Engineer immune cells to recognise tumour cells they would otherwise overlook and they call a halt to cancers we thought were incurable
"THE results are holding up very nicely." Cancer researcher Michel Sadelain is admirably understated about the success of a treatment developed in his lab at the Memorial Sloan-Kettering Cancer Center in New York.
In March, he announced that five people with a type of blood cancer called acute lymphoblastic leukaemia (ALL) were in remission following treatment with genetically engineered immune cells from their own blood. One person's tumours disappeared in just eight days.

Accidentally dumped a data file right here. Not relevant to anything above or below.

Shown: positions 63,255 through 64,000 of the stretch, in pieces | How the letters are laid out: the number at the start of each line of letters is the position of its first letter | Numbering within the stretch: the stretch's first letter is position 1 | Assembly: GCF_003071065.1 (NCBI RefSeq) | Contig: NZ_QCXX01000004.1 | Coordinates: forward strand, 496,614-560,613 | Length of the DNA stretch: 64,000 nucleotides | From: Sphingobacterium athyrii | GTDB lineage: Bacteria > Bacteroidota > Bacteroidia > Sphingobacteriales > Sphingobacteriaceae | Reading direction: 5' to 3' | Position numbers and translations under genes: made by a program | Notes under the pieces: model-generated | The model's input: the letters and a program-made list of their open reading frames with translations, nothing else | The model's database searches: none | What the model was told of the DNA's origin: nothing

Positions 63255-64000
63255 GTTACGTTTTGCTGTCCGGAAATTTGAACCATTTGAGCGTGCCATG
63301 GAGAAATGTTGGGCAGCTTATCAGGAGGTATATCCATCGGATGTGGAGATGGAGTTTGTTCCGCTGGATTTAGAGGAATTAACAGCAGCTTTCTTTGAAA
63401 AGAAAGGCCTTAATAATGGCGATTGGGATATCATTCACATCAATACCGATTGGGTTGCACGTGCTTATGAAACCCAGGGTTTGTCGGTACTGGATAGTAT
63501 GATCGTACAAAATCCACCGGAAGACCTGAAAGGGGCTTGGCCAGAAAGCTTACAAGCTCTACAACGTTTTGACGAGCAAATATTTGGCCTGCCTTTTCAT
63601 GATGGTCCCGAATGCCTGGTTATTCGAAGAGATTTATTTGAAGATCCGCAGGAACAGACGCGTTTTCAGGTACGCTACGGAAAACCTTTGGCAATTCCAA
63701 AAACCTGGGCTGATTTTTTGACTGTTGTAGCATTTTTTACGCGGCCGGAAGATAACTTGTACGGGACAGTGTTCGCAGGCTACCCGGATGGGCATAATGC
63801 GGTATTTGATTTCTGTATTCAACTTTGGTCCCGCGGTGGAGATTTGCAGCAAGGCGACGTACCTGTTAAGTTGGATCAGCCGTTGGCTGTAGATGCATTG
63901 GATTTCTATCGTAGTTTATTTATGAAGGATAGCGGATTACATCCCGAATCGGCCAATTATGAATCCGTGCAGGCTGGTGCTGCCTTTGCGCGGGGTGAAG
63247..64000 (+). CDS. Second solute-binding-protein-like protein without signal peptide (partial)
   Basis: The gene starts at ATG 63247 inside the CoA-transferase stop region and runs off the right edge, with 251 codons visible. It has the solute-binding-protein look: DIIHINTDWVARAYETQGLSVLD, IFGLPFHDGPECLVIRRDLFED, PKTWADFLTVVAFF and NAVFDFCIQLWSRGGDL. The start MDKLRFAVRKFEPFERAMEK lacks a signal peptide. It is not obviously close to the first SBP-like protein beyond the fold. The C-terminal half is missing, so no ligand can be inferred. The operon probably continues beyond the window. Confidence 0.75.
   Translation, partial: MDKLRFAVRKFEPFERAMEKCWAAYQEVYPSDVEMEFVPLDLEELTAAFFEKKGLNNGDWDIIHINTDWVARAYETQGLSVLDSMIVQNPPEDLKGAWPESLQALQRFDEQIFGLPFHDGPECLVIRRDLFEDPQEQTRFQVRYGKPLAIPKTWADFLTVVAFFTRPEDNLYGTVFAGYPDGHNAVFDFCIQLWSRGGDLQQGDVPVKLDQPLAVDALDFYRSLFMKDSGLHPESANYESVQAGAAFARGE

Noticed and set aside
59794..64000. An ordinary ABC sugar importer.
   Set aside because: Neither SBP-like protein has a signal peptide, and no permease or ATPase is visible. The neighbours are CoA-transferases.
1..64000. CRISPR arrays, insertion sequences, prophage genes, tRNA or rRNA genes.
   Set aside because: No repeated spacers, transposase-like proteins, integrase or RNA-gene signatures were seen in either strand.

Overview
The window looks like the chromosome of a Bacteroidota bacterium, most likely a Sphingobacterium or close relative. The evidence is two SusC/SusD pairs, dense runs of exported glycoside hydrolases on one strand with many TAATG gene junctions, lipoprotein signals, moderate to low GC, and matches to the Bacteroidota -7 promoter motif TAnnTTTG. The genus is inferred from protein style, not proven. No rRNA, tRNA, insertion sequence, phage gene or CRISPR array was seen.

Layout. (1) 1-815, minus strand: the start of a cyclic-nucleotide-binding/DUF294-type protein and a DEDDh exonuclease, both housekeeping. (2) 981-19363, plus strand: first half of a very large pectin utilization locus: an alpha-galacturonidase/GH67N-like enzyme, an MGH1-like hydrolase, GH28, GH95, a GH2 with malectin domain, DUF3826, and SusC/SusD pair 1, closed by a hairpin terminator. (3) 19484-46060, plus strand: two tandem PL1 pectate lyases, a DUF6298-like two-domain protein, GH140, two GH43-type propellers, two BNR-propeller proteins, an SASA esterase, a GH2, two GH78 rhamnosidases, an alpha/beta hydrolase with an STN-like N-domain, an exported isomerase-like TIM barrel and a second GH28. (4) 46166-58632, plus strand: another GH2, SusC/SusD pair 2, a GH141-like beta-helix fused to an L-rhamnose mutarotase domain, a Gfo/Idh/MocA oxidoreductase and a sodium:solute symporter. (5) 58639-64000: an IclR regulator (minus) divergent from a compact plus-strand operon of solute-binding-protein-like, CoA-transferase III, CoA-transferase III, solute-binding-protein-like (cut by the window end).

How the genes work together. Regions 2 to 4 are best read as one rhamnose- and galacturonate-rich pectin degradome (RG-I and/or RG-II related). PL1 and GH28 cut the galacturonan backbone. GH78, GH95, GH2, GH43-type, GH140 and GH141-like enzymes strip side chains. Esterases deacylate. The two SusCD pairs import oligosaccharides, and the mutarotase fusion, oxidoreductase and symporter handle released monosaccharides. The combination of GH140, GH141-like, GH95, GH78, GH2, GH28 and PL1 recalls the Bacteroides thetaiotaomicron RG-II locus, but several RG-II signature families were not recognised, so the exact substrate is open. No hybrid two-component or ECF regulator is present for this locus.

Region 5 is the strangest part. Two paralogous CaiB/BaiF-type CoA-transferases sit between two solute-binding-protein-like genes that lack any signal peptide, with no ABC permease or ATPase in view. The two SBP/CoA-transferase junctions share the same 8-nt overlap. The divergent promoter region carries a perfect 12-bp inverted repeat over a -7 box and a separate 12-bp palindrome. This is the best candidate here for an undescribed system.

Sadelain has now told New Scientist that a further 11 people have been treated, almost all of them with the same outcome. Several trials for other cancers are also showing promise.
What has changed is that researchers are finding ways to train the body's own immune system to kill cancer cells. Until now, the most common methods of attacking cancer use drugs or radiation, which have major side effects and are blunt instruments to say the least.
The latest techniques involve genetically engineering immune T-cells to target and kill cancer cells, while leaving healthy cells relatively unscathed.